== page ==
SETHOXYDIM

Trade name(s) Poast, Poast Plus, Prestige, Vantage

Manufacturer(s) BASF, Nufarm

Formulation(s) 1, 1.3, and 1.5 lb/gal emulsifiable concentrate.

Remarks A selective, postemergence herbicide to control most annual and perennial grasses. A crop oil concentrate enhances activity.

Water solubility 4,700 ppm at pH 7

Storage conditions Store between -4°F and 86°F in sealed containers.

Acute toxicity LD50 - 4,900 mg/kg

Action in plant Inhibits growing points of grasses.

Site of action Group 1: acetyl CoA carboxylase (ACCase) inhibitor

Chemical family Cyclohexanedione

Koc Average is 100 mL/g (estimates) at pH 7

Asparagus

Rick Boydston
Revised March 2014

ASPARAGUS—Seedbeds and Early Establishment

See “Section N. Vegetable Crops: Site Preparation, Stale Seedbeds, and Selective Postemergence Applications” for additional options for weed control during asparagus establishment.

clethodim (several trade names)

Rate 0.07 to 0.12 lb ai/A

Bulb and Flower Beds

Ed Peachey
Revised March 2014

Multiply rate by 0.023 for amount per 1,000 sq ft

BULB AND FLOWER BEDS—Preemergence, Soil-applied Treatments

dithiopyr (Dimension 2EW)

Except Easter lily and gladiolus

Rate 0.375 to 0.5 lb ai/A (0.75 to 1 quarts/A)

Time Apply preemergence around bases of bulbs in landscape.

Established Tree, Shrub, Rose, and Ground Cover Landscapes

Ed Peachey
Revised March 2014

Multiply rate by 0.023 for amount per 1,000 sq ft

geo-textiles

Available at agricultural and garden supply stores

Spun-bonded fabrics (non-woven) lightweight, extruded polypropylene fibers; requires mulch cover due to moderate UV light sensitivity; weed roots and rhizomes can penetrate fabric unless removed before establishment; cheapest option.

Ornamental Bulb, Rhizome, Corm, and Tuber Crops

Tim Miller
Revised September 2013

Daffodil, dahlia, gladiolus, iris, lily, narcissus, tulip, and peony

Conifer Seedbeds

Ed Peachey
Revised December 2013

Conifer seedlings are extremely poor competitors during the first 2 years in a seedbed. Consequently, it is imperative to select a site that contains few weeds, or weeds that can be controlled with current technologies. Complete elimination of all perennial weeds and proper seedbed preparation is essential. Constant surveillance coupled with regular and timely weed control practices is required to maintain weed-free seedbeds and nurseries. Consult labels for tolerant crops.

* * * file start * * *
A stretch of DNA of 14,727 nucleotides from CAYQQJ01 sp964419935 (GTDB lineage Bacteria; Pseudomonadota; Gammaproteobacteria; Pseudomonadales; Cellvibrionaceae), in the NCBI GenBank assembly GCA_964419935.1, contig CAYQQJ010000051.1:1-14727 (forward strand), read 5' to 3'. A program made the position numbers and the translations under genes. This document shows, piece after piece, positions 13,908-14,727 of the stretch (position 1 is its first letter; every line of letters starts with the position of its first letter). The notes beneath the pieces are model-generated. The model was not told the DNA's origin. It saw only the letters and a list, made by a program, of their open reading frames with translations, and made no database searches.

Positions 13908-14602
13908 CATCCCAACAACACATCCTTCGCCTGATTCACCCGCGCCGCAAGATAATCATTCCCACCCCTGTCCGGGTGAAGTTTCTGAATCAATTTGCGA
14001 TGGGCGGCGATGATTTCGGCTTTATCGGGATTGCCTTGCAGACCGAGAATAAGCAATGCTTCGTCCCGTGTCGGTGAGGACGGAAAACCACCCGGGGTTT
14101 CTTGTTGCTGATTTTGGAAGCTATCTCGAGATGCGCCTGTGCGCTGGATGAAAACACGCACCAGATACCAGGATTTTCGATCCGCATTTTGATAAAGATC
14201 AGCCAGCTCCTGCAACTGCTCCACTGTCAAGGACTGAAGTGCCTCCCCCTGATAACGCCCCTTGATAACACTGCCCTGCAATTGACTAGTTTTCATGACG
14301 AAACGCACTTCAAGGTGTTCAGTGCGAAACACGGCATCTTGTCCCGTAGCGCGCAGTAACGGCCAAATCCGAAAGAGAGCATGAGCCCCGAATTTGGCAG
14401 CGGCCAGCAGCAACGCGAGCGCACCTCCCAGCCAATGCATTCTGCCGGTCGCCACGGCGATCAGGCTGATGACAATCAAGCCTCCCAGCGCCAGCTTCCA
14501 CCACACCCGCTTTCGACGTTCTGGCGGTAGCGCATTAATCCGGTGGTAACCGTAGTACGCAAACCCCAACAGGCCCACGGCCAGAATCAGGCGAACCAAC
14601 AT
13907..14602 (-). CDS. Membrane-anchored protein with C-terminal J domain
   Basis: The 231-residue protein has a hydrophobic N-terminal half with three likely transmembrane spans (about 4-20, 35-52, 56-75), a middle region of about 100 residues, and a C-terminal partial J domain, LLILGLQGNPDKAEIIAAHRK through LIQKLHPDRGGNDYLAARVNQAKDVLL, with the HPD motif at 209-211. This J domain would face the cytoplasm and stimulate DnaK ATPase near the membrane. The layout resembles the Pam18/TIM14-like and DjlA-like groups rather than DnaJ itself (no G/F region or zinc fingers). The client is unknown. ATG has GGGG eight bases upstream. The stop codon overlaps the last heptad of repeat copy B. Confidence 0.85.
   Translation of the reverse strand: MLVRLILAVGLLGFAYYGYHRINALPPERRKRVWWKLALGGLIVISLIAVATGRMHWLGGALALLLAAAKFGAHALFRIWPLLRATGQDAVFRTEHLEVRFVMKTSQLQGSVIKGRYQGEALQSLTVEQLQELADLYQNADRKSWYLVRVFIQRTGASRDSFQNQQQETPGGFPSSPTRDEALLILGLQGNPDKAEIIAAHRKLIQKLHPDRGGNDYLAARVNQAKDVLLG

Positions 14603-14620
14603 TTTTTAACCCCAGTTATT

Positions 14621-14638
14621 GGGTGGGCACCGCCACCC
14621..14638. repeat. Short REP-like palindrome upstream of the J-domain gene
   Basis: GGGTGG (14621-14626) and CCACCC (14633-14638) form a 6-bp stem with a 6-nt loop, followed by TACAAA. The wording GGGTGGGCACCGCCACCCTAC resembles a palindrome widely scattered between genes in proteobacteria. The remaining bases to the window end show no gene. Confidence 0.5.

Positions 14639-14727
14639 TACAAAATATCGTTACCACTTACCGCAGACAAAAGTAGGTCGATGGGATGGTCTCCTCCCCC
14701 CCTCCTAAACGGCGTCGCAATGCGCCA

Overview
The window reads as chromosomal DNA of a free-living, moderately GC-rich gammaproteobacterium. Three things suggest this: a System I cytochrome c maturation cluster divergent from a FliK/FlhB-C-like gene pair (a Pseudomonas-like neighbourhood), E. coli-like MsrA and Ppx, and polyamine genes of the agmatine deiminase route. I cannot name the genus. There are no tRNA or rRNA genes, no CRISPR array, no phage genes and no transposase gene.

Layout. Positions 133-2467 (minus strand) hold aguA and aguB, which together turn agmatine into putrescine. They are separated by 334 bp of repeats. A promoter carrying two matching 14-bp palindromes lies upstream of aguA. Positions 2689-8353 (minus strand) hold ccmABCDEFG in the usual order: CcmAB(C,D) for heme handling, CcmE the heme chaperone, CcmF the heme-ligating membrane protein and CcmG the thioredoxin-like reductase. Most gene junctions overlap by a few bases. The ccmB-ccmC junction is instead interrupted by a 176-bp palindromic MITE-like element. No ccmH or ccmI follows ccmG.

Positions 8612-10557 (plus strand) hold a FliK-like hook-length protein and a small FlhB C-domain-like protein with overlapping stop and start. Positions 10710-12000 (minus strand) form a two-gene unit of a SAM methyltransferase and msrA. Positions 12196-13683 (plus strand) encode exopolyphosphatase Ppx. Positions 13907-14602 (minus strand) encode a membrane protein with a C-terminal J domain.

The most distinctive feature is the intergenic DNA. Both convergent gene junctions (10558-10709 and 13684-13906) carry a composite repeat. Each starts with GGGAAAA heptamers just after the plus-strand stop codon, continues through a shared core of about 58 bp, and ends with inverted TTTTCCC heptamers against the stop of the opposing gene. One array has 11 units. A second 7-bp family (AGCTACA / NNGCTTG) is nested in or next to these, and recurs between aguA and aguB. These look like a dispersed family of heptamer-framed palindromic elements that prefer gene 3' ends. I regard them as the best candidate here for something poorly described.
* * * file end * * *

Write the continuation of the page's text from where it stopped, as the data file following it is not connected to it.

CONIFER SEEDBEDS—Preemergence Control before Conifers Germinate

Weed Control in Field-grown Nursery Stock

Ed Peachey
Revised December 2013

Weeds compete with newly planted nursery stock. Deep-rooted perennial weeds can reduce vigor and render a mature product unmarketable due to laws on transporting noxious weeds. Consequently, weeds are controlled with herbicides either broadcast-applied in closely spaced crops, or within the tree or shrub row for wider spaced crops, with alleys being mowed or flailed.

Weed Control in Container-grown Nursery Stock

Ed Peachey
Revised December 2013

Sanitation The first step to effective weed management is sanitation. Start with potting mixes that are free from weed seeds. Control weeds that have wind-dispersed seeds around the perimeter of the site. If weeds emerge in containers, remove them before they produce seeds. The more weed seed allowed to contaminate containers, the higher the probability that the weeds will germinate in areas where the herbicide barrier has been weakened or disrupted.

Tomatoes, Peppers, and Eggplants

Ed Peachey
Revised March 2014

TOMATOES, PEPPERS, AND EGGPLANTS—General Weed Management Strategy

Rhubarb

Ed Peachey
Revised March 2014

RHUBARB

glyphosate (many products)

Rate Consult label

Time Broadcast before crop emerges; after crop emerges use hooded and shielded sprayers in row middles, and wiper application in row middles.

Peas (Green or English)

Tim Miller
Revised September 2013

PEAS (GREEN OR ENGLISH)—General Weed Management Strategy

Peas are drilled in closely spaced rows early in spring, which limits weed emergence and species diversity. Most growers apply herbicides to suppress or eliminate weed competition, or potential contamination of harvested product. Subsequent crop rotations during the same season limit herbicide choices to those exhibiting brief soil residuals.

PEAS (GREEN OR ENGLISH)—Stale Seedbed Method

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